|The Rev Tom Christmas
(creator: C C Benison)
|The Rev Tom Christmas is the new vicar of St Nicholas Church in the lovely, if sleepy, little village of Thornford Regis in South Devon. Tom, still haunted by the tragedy that has left him a widower and his nine-year-old daughter motherless, soon finds that this idyllic village is not the refuge he had hoped for.
He had been ordained at the “vicar factory" in Cambridge and then moved on to become a curate in south London before serving in an inner-city team ministry in Bristol. He could still remember “the disquieting sensation in Bristol of having fallen out of love with God and, worse, the sensation that God had fallen out of love with him, and wanting desperately to rekindle the romance. He had learned since then in prayer and contemplation that faith is always only reaching towards an approximation."
Tom had once been a professional magician called the Great Krimboni. It was while working on a cruise ship that he had developed appendicitis and, while recovering, “had time to consider whether I wanted to spend life on a luxury barge doing little more than amusing people .... or whether I couldn't be of service in some other way. So when I returned to Southwark, I started going to the Cathedral, and before long - " he was ordained! It doesn't sound a very convincing reason for such a drastic step.
He had had four mothers: “There was my birth mother, who remains a mystery. My adoptive mother, (who had been a Eurovision Song Contest winner (!) ) who died in a plane crash. My father's my adoptive father's sister then adopted me. My father died in the same plane crash, you see. And my aunt, as she was, lived with her partner, so that makes four mothers." Not your run of the mill vicar, as when he encourages a woman to get on with her story by tellng her, “Well, as Jesus said, 'Spit it out.'
C C Benison is the non de plume of Doug Whiteway, who was born and still lives in Winnipeg, Canada. He was awarded a BA in Religious Studies from the University of Manitoba, and a degree in journalism from Carleton University in Ottawa. He has worked as a writer and editor for newspapers and magazines, as a book editor, and as a contributor to non-fiction books. He started writing mystery fiction in the 1990s with Death At Buckingham Palace, and followed this with other novels.
Twelve Drummers Drumming (2011)
The village with its sundry unlikely characters together with two stereotyped policemen (called Bliss and Blessing!) seems an unlikely choice of setting for a Canadian author, but most of the vocabulary seems appropriate, although no one in England would use the American term homicide. And the pop star is Simon Le Bon not Simon Lebon.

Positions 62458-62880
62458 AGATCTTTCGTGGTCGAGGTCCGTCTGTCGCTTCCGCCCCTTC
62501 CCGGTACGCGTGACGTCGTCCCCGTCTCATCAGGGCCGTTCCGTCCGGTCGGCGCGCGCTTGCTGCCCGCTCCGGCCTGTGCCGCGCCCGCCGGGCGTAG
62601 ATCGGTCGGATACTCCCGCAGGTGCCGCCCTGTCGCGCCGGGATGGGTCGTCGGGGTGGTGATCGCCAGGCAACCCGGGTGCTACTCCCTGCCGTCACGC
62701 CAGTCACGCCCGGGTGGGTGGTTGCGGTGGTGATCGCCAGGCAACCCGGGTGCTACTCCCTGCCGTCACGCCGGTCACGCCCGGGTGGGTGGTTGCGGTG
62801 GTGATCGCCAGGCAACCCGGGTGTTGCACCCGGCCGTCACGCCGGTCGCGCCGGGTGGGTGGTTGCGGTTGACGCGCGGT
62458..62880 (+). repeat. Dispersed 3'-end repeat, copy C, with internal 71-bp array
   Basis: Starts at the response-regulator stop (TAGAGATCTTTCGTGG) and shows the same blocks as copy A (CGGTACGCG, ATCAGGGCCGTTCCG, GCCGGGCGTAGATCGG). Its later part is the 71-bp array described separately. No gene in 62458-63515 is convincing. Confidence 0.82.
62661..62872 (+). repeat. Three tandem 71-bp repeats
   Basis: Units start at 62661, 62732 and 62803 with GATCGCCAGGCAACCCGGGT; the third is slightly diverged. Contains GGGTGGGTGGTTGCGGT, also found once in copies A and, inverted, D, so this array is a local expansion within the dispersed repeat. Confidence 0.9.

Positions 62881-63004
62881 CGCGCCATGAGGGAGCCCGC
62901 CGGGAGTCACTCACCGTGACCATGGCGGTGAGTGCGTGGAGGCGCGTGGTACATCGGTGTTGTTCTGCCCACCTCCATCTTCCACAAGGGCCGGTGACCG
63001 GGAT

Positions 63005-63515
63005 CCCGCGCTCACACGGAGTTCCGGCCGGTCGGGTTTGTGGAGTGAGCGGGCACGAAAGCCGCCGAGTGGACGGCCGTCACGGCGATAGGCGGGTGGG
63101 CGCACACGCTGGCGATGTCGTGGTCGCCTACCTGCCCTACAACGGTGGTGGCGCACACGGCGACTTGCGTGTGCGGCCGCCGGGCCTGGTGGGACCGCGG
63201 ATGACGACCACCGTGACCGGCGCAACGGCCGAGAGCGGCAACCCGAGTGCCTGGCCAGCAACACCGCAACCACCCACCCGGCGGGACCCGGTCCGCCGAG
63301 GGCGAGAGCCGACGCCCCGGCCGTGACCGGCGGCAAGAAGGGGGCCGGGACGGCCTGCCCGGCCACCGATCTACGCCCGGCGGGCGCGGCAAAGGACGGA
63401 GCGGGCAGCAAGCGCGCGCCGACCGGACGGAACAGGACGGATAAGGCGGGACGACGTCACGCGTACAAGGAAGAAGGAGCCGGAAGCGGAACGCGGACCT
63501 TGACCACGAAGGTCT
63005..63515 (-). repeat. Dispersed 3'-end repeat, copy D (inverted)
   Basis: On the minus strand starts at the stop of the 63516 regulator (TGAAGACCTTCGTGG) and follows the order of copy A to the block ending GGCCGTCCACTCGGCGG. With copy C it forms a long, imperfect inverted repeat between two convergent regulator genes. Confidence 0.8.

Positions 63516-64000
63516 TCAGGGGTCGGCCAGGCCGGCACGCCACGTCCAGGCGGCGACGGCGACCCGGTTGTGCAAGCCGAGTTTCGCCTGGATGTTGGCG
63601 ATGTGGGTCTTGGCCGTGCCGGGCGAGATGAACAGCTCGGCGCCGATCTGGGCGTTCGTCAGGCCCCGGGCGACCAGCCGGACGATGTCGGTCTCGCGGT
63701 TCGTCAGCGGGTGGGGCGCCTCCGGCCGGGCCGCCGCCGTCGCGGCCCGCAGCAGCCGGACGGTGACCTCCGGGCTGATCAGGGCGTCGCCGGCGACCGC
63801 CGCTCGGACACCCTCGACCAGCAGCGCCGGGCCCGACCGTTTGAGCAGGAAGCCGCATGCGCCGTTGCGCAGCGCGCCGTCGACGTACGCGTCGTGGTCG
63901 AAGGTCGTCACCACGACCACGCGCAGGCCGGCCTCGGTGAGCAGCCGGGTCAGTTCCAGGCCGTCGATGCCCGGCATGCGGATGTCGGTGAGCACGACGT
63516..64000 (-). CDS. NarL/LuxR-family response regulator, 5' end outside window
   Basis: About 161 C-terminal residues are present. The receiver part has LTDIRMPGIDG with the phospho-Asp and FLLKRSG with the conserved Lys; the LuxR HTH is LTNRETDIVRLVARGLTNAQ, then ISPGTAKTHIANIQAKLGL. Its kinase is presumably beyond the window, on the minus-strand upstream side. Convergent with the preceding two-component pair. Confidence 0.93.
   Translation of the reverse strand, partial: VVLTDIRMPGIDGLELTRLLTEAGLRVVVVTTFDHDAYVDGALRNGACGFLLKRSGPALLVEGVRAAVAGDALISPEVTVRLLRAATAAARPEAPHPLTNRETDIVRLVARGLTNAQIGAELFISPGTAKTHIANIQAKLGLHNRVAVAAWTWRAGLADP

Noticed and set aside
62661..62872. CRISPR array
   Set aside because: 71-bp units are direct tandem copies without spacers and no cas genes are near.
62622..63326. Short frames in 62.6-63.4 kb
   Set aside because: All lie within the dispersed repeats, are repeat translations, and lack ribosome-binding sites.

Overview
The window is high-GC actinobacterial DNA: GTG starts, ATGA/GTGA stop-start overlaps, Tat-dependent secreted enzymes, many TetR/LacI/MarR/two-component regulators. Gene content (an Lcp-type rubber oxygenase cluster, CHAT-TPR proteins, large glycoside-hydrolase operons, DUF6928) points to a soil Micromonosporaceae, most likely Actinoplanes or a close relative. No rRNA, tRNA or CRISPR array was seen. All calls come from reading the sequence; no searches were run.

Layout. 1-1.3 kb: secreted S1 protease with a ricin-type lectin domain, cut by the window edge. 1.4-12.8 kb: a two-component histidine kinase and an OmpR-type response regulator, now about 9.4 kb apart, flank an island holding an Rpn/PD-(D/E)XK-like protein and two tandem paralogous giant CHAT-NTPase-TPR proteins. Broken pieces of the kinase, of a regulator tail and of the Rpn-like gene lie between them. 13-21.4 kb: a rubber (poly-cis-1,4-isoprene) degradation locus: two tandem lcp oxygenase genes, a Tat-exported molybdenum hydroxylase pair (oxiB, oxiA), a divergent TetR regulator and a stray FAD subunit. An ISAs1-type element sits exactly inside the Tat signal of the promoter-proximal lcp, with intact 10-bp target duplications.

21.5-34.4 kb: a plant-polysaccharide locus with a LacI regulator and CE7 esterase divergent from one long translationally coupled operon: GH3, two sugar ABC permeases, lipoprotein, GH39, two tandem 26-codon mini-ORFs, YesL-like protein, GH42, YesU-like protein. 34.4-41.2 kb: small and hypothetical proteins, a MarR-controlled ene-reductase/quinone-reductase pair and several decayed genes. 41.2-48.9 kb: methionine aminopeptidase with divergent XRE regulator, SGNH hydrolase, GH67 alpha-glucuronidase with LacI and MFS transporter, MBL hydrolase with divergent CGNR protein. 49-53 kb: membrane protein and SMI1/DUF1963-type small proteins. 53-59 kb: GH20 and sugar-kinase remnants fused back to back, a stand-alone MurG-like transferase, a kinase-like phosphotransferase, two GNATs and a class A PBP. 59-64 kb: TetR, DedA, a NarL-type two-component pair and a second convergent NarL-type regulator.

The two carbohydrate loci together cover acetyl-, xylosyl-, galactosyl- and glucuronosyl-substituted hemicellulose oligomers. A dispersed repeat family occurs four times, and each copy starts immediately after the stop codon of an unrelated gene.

The previous vicar had mysteriously disappeared and when his dead body also comes to light, Tom becomes involved in this mystery too and soon has accumulated quite a list of suspects, including Sebastian John, his strangely secretive verger, Mitsuko Drewe, a local Japanese artist, and irritable Colonel Northmore, aggressive survivor of a Japanese prison camp. There are twelve drummers too but once they've served their purpose (to provide the book's title) they are soon forgotten about.
The story is partly told by the lengthy letters typed out every day by Tom's housekeeper, Madrun Prowse, to her mother, describing what is going on, complete with crossings-out whenever she sees a chance of expressing things better, or sees a need to correct one of her infrequent spelling mistakes. These letters are all printed in italics. Why the publisher didn't use a typewriter font isn't clear.
Tom Is nothing if not observant. It is he who notices that the Japanese artist's husband, Liam, has given him “just for the time it takes to split a second, a flash of the purest, blackest hatred". His wife had “a flicker in her eyes sharp and bright, like a match struck in a black cave. He (Tom) was certain it was fear." He also "caught, just for a moment, the desertion of a devilish twitch to the Colonel's stone face, the end of a smile so fleeting, so uncharacteristic, he had to remind himself that it had been there." Even Madrun had “a strange, alert look in her eyes". Another possible suspect had eyes that were “empurpled like bruised fruit. More arresting than this were her pupils, needle sharp and dangerous.“ Sebastian displays “a gush of inner light (which) would illuminate his deep-set blue eyes and a faint smile would curl the corners of his mouth, illuminating the suppressed intelligence", and “Tom was processed by the worrying notion that it had been relief, or something akin, that he'd glimpsed in those cobalt blue eyes." This preoccupation with eyes ends up by being rather too much of a good thing.
The author also believes in keeping us waiting by ending chapters with sentences like “It was his verger, Sebastian John, and he was as pale as the whitewashed wall of any cottage in the village." This is on page 41. Then we have to wait until page 59 to discover why - and it turns out to be something that we already knew.
The plot does not seem very probable, as when a doctor, after being told that there was a dead body in the drum does not even bother to check that the victim is really dead. And the final explanation of the murderer's motives relies too heavily on coincidence. All in all, it is an unlikely tale, told with some welcome humorous touches, but not enough to make it really memorable.
|The cover looks effective enough even if these are not the sort of drummers who actually appear in the story.
It was the carol The Twelve Days of Christmas that had given the author the idea for a series of detective novels, of which this was to be the first.